Marty said...

I agree that the best way to handle today's news is in small doses. Otherwise you can become overwhelmed with the awfulness of everything. Remember when Kennedy was in office and it seemed like we were all on the cusp of something wonderful? But then, of course, it all fell apart. Never mind.
Yes, too much reality can be a problem.

Far Side of Fifty said...

We are being cautious also, my baby brother was very ill with Covid, he got the antiviral from the Doctor and made a quick recovery after that. He thinks he got it standing in line at Costco or at the Doctors office. Scary for sure!
We do go out for dinner but in outdoor places.
Hope you have a good week!

Linda Reeder said...

We are not being very cautious about Covid. We may regret it, but We are living our normal lives. Yes, we were at the Sounders game last night with 40,000 other excited, then disappointed fans, well all except the Portland supporters, as we lost to our rival 3-0. We are still sort of bummed about it but it was a beautiful afternoon and we had some fun short conversations with people we didn't know.
Being in a crowd like that is a good reminder that most people are good, caring, and will look out for you, as well as share some fun. We were still wearing our Sounders gear when we went to the Des Moines Red Robin for dinner and then a walk on the pier, and so many people stopped to exchange a few words about the soccer game. Yes, we were unhappy that we lost, but we were all happy to be out and about on a lovely evening, exchanging pleasant conversation with people we didn't know.
Peace be with you.

gigi-hawaii said...

That book by Ozeki must be riveting for you to read it again. I am glad that you don't need a/c like we do. Lower electric bill! Take care.

Marie Smith said...

It feels like time goes faster when we get older. Is it because we are acutely aware of time as we age? We are into the second half of 2022 already. The weeks fly by and before we know it, another week is almost gone. Best not waste a minute…

Rian said...

Well, it is really hot here in Texas... 106 and 107 F the last 2 days. But we hardly go outside when it's like this. Hopefully it won't last. But it is only the beginning of July and we still have August to get through. However, as you mentioned, the days and weeks seem to fly by lately, so perhaps summer will be over before we know it. We simply have to make it our focus to enjoy each day- whatever season.

As for Covid, we too are still cautious - wearing our masks inside the grocery, etc. (when most are not). It's possible that it's not necessary, but we don't mind the mask and we'd rather be cautious than sick.

Elephant's Child said...

We are singing the same songs here (half a world apart).
I limit my exposure to news which is almost all bad, and out of my control.
I don't like summer, while appreciating its beauty and worry about what climate change will bring.
We are cautious. We go out rarely and take precautions when we do.
And when my mind and/or body are in turmoil I reread.
Have a wonderful week dear friend.

Arkansas Patti said...

Lily makes a good point. I try to only watch enough news to be a knowledgeable voter. Too often the news programs hammer home every detail of a horrendous event.
Our Covid numbers are climbing quite a bit here. I personally know 6 people in the past two weeks who have contracted it. For some it is their second time.
We are not done with this devil yet and simple precautions,in my view, are still necessary.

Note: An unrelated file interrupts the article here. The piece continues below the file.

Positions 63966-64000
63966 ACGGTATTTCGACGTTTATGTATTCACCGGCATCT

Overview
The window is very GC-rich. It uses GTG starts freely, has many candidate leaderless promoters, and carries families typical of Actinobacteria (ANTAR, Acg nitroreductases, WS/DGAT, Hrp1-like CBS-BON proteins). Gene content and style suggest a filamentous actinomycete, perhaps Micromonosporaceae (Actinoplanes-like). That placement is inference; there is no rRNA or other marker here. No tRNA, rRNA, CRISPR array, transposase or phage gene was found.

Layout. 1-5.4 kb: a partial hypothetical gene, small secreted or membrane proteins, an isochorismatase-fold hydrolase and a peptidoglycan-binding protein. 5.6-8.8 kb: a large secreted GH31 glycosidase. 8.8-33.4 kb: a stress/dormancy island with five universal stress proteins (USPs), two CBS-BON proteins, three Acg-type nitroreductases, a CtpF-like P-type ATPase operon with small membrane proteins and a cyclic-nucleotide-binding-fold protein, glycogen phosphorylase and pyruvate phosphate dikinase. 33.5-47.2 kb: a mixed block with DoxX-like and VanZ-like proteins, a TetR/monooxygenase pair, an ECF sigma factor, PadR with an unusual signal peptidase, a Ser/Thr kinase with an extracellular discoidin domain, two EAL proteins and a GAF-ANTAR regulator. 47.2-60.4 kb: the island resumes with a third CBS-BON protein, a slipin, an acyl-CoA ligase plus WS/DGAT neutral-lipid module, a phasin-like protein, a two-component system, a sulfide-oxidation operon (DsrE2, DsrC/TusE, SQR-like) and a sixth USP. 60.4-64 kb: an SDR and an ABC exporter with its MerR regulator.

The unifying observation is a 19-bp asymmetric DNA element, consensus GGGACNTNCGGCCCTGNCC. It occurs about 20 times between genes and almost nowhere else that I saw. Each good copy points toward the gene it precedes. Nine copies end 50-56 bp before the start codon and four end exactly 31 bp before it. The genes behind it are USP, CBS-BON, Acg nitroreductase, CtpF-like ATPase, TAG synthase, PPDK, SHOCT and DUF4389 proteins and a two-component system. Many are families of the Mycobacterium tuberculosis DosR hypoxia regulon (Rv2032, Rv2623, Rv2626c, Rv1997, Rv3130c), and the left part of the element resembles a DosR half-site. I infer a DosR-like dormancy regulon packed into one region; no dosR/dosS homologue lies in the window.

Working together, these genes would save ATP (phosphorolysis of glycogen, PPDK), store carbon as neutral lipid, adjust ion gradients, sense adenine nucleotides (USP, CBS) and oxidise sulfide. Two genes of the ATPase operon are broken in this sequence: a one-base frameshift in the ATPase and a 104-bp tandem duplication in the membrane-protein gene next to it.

Stay safe.

ApacheDug said...

Before my sister called, I was doing some reading on that book of yours DJan, I think I'm going to go to the library this week and see if they have it. I also just learned how many in the Pacific Northwest don't have AC as the norm, that shocked me. Your temps (for the most part) are really that mild? You really do live in a special part of the country. I also can't blame you for turning off the news--I almost consider weekends my "time off" from it anymore. Hope your week ahead is low-key.

Galen Pearl said...

Hmm, thinking about that advice to avoid reality. I get it. And I can also shift "reality" to a broader scope, taking in millennia, or, as a friend says, thinking in geologic time. Still reality, but a very different sense of it.

I finally caved in after two very hot summers in the Pacific Northwest and got air conditioning. Wow, it changes everything. I still prefer to have the windows open to fresh air, and I always sleep with the window open next to my bed year round. But the AC will be nice during those super hot spells that now seem more likely.

Enjoy your week!

Red said...

I have never read an Ozeki story. I'll have to check one of her stories out. Time goes so quickly now I barely know what day it is. You have a very pleasant climate. I think many people will move in their attempt to deal with climate change.

Anvilcloud said...

My part of Canada can experience very warm summers, but we have been escaping the worst f it this year and most nights become pretty cool. But yes, the planet is suffering.

Gigi said...

That book sounds intriguing - I will add it to my list.

I don't think staying home or masking is overkill. I continue to avoid most stores, all restaurants, etc. COVID is not over. Not by a long shot.

And time is, indeed marching along very quickly. How are we in July already??

Linda Myers said...

I'm working on catching up with everything that's happened during the two weeks we were in Europe. I agree with you about stories that get told and then rehashed. First time is enough!

John's Island said...

Always appreciate your book recommendations. Just added A Tale for the Time Being to my Kindle library. Sure looks like an interesting read.